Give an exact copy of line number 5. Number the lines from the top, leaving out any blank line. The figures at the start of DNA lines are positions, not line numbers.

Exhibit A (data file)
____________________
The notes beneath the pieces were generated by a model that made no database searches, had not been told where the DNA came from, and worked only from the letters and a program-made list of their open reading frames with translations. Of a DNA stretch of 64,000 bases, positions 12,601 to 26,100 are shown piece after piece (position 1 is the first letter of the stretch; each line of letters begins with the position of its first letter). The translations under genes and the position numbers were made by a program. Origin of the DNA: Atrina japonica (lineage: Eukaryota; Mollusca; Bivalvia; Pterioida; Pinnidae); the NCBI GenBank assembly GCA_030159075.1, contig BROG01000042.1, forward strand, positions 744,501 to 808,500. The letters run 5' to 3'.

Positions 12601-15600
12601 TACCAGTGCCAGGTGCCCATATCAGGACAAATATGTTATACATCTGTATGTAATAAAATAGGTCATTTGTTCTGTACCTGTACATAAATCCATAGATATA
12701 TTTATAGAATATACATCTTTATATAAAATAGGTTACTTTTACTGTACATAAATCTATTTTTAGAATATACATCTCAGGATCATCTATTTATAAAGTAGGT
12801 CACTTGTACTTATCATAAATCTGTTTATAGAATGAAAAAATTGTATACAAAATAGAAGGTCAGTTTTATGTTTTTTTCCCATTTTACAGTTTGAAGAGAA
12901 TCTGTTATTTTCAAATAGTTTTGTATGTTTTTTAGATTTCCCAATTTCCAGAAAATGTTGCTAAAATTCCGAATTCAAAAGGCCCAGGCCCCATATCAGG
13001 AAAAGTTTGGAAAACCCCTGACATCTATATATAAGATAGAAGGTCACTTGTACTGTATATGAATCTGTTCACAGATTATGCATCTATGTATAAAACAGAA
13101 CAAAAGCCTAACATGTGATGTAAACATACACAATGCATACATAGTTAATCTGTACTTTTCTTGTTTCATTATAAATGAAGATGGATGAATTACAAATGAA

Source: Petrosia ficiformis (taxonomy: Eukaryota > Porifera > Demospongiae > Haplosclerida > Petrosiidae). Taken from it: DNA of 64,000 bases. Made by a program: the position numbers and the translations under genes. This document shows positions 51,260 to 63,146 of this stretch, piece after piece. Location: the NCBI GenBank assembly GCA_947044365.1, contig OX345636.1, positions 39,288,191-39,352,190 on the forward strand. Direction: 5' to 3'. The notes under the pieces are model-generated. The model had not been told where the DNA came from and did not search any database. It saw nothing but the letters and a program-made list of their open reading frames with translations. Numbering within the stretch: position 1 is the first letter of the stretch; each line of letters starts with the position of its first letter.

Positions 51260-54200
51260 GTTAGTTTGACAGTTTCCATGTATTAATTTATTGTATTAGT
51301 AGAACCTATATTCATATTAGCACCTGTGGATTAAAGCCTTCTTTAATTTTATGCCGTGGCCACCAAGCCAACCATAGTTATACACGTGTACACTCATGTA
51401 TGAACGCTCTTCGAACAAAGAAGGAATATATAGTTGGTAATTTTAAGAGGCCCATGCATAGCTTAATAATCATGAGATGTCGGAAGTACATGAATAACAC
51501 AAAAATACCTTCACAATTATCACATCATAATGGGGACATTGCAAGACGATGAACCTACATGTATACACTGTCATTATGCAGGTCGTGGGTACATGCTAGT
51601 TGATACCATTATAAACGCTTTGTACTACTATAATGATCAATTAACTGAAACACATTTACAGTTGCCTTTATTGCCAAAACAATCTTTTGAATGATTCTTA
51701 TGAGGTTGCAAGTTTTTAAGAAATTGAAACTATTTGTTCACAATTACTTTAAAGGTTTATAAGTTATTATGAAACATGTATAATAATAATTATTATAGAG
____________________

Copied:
12801 CACTTGTACTTATCATAAATCTGTTTATAGAATGAAAAAATTGTATACAAAATAGAAGGTCAGTTTTATGTTTTTTTCCCATTTTACAGTTTGAAGAGAA